Indianapolis Colts over Miami Dolphins, 27-23

This is one of the most bizarre games I have ever seen. Miami holds the ball almost the entire game, running the ball right now the Colts throats, but still lose. Peyton Manning and the Colts had the ball for less than 15 minutes but scored a touchdown on big plays on nearly every possession to win the game. Unbelievable!

On offense Miami did everything right, rushing for 239 yards, using the “Wildcat” formation effectively, and throwing when they needed to. But the defense gave up big plays, and fast, nearly every time the Colts touched the ball. The first play of the game was an 80 yard touchdown pass from Manning to tight end Dallas Clark and they didn’t slow down or get out of rhythm, they just kept doing it when they had the ball. Manning was just brilliant in this game. If you cut Manning open you would probably find wires because he is a machine.

Miami’s defense should be ashamed. As should Miami wide receiver Ted Ginn, Jr. who dropped a catchable ball at the end of the game that could of won it for Miami. I think Ted Ginn, Jr. is a bust of a first round draft pick at this point. I have seen nothing in his career that has impressed me.

After the game Steve Young said Miami lost because they do not have a big play offense. This is one of the dumbest things I have ever heard him say. Had Miami scored on big plays that would have likely meant that the Colts just score more points and end up winning anyway. 99.999999 percent of the time a team rushes the ball as well as Miami did, scores touchdowns, and keeps the other team off the field for 45 minutes of the game, they will win. And the best way to beat the Colts is to control the ball, get some points, and keep Manning on the bench, just like Miami did. Few teams are going to win a scoring race with the Colts. It was Miami’s defense that lost this game.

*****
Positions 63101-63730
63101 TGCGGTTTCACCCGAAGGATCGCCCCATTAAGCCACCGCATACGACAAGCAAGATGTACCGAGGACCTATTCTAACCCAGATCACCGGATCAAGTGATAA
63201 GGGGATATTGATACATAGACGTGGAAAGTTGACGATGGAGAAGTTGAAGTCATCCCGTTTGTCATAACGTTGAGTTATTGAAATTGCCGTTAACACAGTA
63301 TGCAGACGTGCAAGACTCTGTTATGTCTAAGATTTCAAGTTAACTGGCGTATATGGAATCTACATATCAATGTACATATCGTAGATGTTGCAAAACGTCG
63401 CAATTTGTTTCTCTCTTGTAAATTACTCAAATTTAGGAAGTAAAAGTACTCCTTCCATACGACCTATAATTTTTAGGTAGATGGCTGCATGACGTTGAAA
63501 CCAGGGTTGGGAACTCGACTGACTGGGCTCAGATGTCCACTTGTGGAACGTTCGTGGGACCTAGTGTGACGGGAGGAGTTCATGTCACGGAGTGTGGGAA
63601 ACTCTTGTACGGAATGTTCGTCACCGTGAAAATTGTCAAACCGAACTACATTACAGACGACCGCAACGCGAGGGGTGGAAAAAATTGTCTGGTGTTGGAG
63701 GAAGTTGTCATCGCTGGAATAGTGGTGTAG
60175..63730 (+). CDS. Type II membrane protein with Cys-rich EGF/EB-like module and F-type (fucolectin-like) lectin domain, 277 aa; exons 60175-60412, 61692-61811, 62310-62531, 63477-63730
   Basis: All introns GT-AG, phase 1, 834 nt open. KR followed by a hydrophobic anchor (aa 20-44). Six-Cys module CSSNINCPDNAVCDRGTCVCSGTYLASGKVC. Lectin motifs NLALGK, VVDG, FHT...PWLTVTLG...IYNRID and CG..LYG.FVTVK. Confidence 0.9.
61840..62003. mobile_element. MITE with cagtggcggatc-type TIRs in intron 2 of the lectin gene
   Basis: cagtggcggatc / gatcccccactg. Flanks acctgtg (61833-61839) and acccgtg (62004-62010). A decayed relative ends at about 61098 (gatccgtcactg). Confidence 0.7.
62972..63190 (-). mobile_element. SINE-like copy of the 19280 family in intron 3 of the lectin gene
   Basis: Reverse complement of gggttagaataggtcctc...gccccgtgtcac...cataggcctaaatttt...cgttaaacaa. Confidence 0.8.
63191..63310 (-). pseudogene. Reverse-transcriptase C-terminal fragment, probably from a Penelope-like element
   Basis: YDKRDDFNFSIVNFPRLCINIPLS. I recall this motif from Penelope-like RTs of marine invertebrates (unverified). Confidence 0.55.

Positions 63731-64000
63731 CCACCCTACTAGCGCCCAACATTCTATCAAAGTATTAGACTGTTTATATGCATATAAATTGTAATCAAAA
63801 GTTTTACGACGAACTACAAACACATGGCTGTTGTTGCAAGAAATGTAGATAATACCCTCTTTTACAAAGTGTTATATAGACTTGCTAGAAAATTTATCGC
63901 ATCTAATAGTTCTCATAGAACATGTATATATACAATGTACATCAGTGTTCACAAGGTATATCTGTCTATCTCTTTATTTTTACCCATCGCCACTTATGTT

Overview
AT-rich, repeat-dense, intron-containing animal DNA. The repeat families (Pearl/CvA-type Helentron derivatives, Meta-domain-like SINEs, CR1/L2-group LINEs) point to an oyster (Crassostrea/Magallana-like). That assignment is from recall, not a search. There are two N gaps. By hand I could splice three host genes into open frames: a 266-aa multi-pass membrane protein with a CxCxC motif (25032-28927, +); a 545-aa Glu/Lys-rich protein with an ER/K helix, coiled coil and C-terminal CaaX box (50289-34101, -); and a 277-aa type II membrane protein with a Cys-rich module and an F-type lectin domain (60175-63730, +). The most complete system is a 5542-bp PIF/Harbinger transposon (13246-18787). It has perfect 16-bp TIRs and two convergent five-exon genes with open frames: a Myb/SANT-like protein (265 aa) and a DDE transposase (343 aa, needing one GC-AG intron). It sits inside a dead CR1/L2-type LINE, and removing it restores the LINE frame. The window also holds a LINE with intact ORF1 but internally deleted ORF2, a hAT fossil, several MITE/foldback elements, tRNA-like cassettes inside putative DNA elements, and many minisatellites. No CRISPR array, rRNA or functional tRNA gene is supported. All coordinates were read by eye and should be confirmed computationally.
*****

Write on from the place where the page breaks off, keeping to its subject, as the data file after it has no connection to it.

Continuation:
Dallas Clark had 7 catches for 183 yards, including an 80 yard touchdown reception on the first play from scrimmage, but I have to go with Peyton as the MVP because he was just brilliant in this game.

MVP: Peyton Manning, QB


Offensive Player: Frank Gore, RB, San Francisco 49’ers (207 yards rushing)

Defensive Player: Antwan Odom, DE, Cincinnati (5 sacks)

Offensive Lineman: Jake Grove, C, Miami

Special Teams: Leon Washington, KR, New York Jets

Rookie of the Week: Mark Sanchez, QB, New York Jets

Terrible Terrell Owens Terminated by the Dallas Cowboys; Buffalo Bills Swallow Poison Pill

Something evil or malignant that spreads destructively. (Merriam-Webster Dictionary)

passionately and relentlessly malevolent : aggressively malicious 2: tending to produce death or deterioration; especially : tending to infiltrate, metastasize, and terminate fatally. (Merriam-Webster Dictionary)

Terrell Owens: A professional football player who is a cancer to a team, selfish to the point of malignancy, ultimately self destructing and possibly fatal to team chemistry.

If there were a hall of fame for jerks in the NFL, Owens would probably be the charter member. He trashed QB Jeff Garcia in San Francisco, and called him gay. Then he completely blew up the Philadelphia Eagles team with his petulant, me first feud with Donovan McNabb and divided the locker room. And now he is mouthing off again about not getting enough catches in Dallas and got into fight with Jason Witten because Witten was getting more touches than he was. ME FIRST, ME SECOND, ME THIRD, Team maybe FOUR — after my money. What a team player!  Doug Baker, February 14, 2009

If pro football’s Father Flanagan — the man who originally thought Tank Johnson was a plus and Adam Jones was a good idea — boots you to the curb, it’s a pretty good sign the negatives outweigh the positives. Mike Wise. The Washington Post (March 6, 2009, Page E01)